This amounts to collusion in the cruel pretence that Israel will ever enter into meaningful negotiations, or make any concessions to the Palestinians, while there is no pressure on it to do so. Prime Minister Binyamin Netanyahu lifted the lid on this deception with his pledge, while running for election, never to legislate for a Palestinian state: a pledge affirmed with absolute clarity by Justice Minister Ayelet Shaked, who this month became the 11th member of the present Israeli cabinet to make such a public statement. “We are against a Palestinian state,” she said. “There is not and never will be a Palestinian state.”

It is, as President Barack Obama complained following Netanyahu’s re-election, now impossible to convince anyone that Israel is serious about peace. We should note the nuance, however: the standard requirement of an administration in Washington is not that Israel should be serious about peace, merely that it should remain possible to convince people that it is.

Instead, world political opinion is increasingly of the view expressed by a senior British Conservative MP, Richard Ottaway, who was Chair of the House of Commons Foreign Affairs Select Committee at the time of last year’s vote in the UK parliament to recognise a Palestinian state.

He had been a supporter of Israel since before entering politics, Ottaway recalled, but: “Looking back over the last 20 years, I realise now Israel has slowly been drifting away from world public opinion”. A recent move to annexe a chunk of the Occupied West Bank had, he said, “outraged me more than anything else in my political life. It has made me look a fool and that is something I deeply resent”.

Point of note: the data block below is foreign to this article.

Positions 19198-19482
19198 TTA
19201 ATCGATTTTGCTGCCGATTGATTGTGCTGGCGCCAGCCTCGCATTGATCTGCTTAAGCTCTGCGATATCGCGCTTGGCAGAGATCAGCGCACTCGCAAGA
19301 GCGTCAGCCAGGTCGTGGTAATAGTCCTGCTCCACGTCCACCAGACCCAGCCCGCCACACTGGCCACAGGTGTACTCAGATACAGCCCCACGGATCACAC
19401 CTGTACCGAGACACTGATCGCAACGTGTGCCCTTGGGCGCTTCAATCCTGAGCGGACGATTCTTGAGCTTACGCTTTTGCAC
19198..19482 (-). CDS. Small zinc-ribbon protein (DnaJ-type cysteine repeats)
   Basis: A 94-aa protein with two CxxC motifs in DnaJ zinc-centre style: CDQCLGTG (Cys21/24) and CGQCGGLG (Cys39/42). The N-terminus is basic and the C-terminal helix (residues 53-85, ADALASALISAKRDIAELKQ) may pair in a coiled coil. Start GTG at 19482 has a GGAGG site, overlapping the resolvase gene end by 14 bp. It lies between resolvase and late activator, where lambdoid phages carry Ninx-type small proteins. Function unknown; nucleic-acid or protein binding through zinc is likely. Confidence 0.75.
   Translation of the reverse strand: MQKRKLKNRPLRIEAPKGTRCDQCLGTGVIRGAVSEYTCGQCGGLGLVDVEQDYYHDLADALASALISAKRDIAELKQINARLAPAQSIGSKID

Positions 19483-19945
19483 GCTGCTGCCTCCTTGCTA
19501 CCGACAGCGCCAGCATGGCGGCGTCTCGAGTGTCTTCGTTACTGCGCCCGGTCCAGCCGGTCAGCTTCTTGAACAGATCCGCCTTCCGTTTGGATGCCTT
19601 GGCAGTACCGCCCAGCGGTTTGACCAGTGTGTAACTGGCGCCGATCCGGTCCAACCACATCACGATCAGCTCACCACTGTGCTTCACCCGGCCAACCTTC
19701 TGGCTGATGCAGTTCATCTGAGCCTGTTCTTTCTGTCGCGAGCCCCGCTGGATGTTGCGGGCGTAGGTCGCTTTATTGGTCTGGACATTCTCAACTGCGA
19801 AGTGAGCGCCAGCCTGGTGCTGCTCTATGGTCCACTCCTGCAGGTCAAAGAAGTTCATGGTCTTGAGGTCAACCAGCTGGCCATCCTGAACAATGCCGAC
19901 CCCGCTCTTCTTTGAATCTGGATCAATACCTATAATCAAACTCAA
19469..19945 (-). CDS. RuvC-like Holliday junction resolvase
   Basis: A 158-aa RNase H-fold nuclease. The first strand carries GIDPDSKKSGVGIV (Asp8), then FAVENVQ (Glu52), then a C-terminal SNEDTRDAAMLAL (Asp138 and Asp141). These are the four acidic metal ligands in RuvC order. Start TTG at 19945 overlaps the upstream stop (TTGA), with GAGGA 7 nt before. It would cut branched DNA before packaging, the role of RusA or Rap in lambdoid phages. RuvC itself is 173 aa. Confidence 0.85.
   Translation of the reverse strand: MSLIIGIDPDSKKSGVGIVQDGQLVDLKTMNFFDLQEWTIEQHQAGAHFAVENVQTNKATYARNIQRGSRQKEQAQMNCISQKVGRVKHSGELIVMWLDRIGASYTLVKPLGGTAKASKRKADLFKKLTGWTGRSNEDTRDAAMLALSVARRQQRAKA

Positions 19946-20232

This is why the realisation has spread so fast that only if complicity by the international community is withdrawn, and relationships made conditional on changes in behaviour, will there be enough pressure within Israel to give meaningful consideration to the claims of peace with justice. Contra to the ALP position, it is futile to promise recognition if the peace process gets nowhere: only if there is recognition, along with other forms of pressure, will talks have any chance of success. That is the meaning of the weekend’s APAN vote.

The worldwide BDS campaign is a nonviolent initiative that is beginning to make significant gains. It has brought pressure to bear on corporate complicity, leading to the French-owned multinational, Veolia, selling its stake in Jerusalem Light Rail, which connects West Jerusalem with illegal Israeli settlements. And a UN report found that foreign direct investment into Israel halved in 2014, a drop attributed by its Israeli co-author to revulsion at the indiscriminate military attacks on Gaza, coupled with the increasing profile of calls for boycott.

Of course, there are myriad BDS targets in Australia because the country is teeming with “institutions complicit in violations of human rights and international law in Israel-Palestine”, to quote the new APAN policy. One of them is the University of Sydney, where phoney Fellowship schemes link with the Technion University of Haifa, and the Hebrew University of Jerusalem, both of which are up to their neck in the occupation.

Hence the call by the Sydney Staff for BDS group, which joined APAN this year, to revoke such schemes as a misuse of the University’s good name, and that of scholarly research in general, as part of so-called ‘public diplomacy’ whose aim is reduce pressure from the international community for a change in policy.

Jake Lynch is a member of Sydney Staff for BDS, which affiliates with APAN.

Jake Lynch

Associate Professor Jake Lynch is Director of the Centre for Peace and Conflict Studies at the University of Sydney; an Executive Member of the Sydney Peace Foundation and Secretary General of the International Peace Research Association. He is also a Senior Research Fellow of the School of Communication at the University of Johannesburg.